Taking a Reflexive Turn: Non-Adversarial Justice and Mental Health Review Tribunals
Monash University Law Review, Vol. 37, No. 1, pp. 81, 2011
22 Pages Posted: 16 Aug 2012
Date Written: 2011
Mental health law and practice has been instrumental in the development of non-adversarial justice, particularly through the development of therapeutic jurisprudence which emerged from insights gathered in the mental health context. The expanding articulation of non-adversarial perspectives beyond mental health is, in turn, reshaping critical debate about current mental health tribunal practice. Tribunals are also being encouraged to consider human rights perspectives. Human rights concerns and non-adversarial perspectives intersect with the long-standing debates in mental health tribunal practice about participation, representation and the role of the tribunal in the management of a dispute. They also raise new questions about the scope of the tribunal powers with respect to the oversight of medical treatment decisions and the provision of medical services. This article considers the intersection of human rights and non-adversarial justice perspectives in mental health review tribunals. It examines the common conceptual ground occupied by human rights and non-adversarial justice perspectives in mental health review tribunals. It examines the common conceptual ground occupied by human rights and non-adversarial justice and considers four 'psycho-legal soft spots' in tribunal practice. These are the timing of tribunal, the participation of the person in tribunal hearings, legal representation before tribunals and the scope of tribunal powers. This article argues for an integration of non-adversarial justice and human rights perspectives.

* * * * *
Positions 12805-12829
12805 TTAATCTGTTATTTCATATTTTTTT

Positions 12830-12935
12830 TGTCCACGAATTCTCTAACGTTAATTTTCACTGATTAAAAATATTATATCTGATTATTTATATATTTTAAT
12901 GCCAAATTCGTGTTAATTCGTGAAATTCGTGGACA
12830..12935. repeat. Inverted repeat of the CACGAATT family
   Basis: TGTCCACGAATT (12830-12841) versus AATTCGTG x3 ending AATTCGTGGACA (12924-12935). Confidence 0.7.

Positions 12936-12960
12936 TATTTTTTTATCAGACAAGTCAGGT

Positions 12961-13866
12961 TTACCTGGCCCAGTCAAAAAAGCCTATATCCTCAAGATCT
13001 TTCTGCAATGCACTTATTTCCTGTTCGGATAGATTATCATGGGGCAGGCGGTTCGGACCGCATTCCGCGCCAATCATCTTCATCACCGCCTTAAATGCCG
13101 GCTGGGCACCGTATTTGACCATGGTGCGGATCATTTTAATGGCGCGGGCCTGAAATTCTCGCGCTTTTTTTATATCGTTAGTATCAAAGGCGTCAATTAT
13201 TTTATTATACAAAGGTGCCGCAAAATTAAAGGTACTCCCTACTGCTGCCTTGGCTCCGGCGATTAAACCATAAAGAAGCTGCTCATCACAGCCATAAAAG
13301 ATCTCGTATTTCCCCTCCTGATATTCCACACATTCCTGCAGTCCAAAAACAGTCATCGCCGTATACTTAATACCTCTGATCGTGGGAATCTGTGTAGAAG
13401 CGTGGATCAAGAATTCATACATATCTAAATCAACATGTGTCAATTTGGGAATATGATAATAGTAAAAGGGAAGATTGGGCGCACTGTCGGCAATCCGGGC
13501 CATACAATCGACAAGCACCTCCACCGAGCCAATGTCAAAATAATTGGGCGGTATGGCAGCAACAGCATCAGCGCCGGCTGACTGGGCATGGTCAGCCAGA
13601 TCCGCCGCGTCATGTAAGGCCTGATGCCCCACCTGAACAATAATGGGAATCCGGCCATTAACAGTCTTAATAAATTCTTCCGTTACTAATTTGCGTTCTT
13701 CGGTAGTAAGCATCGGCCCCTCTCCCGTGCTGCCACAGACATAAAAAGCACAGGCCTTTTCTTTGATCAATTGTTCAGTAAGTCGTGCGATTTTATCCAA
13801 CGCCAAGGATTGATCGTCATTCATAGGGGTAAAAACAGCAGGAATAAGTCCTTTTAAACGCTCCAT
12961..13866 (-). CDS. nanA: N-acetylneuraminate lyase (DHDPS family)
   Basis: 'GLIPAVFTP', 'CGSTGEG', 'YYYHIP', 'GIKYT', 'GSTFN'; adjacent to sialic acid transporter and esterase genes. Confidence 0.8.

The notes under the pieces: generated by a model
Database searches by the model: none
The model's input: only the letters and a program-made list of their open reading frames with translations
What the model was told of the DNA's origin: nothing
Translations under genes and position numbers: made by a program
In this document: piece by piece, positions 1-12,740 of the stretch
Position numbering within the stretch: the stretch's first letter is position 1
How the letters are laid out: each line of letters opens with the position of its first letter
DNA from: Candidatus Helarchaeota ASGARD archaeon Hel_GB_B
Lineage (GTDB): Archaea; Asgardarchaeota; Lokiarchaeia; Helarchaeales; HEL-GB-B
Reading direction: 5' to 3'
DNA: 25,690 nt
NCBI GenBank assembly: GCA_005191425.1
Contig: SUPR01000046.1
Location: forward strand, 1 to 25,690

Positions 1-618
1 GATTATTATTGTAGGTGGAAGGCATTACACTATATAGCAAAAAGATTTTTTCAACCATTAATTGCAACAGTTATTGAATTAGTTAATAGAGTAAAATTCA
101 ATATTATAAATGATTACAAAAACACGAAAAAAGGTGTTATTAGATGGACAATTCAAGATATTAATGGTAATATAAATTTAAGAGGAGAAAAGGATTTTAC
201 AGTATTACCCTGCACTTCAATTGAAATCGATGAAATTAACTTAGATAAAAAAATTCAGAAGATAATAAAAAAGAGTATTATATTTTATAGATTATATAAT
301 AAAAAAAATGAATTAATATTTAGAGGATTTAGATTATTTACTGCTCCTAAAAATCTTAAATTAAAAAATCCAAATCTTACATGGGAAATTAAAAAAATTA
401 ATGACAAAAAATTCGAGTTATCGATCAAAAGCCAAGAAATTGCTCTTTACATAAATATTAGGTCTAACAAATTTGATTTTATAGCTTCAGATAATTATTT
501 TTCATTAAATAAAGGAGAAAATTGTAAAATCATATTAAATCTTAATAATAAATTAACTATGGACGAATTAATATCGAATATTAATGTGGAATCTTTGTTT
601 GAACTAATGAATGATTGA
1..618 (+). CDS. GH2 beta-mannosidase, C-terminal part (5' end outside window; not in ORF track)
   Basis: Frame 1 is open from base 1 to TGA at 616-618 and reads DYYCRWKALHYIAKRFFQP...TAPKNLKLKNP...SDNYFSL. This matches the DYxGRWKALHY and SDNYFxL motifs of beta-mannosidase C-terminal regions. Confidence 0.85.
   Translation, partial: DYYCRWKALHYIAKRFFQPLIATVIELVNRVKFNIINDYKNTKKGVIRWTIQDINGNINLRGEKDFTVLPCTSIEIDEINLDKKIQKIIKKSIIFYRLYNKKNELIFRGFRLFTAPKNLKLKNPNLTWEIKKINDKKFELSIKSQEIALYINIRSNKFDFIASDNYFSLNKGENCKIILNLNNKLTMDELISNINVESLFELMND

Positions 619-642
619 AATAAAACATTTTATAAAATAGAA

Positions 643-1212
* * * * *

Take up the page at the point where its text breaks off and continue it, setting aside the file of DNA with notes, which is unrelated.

Keywords: mental health law, non-adversarial justice, human rights, mental health review tribunals, medical treatment, tribunal powers
JEL Classification: K00, K10, K19, K20, K29, K30, K32, K40, K40, K41, K49
Suggested Citation: Suggested Citation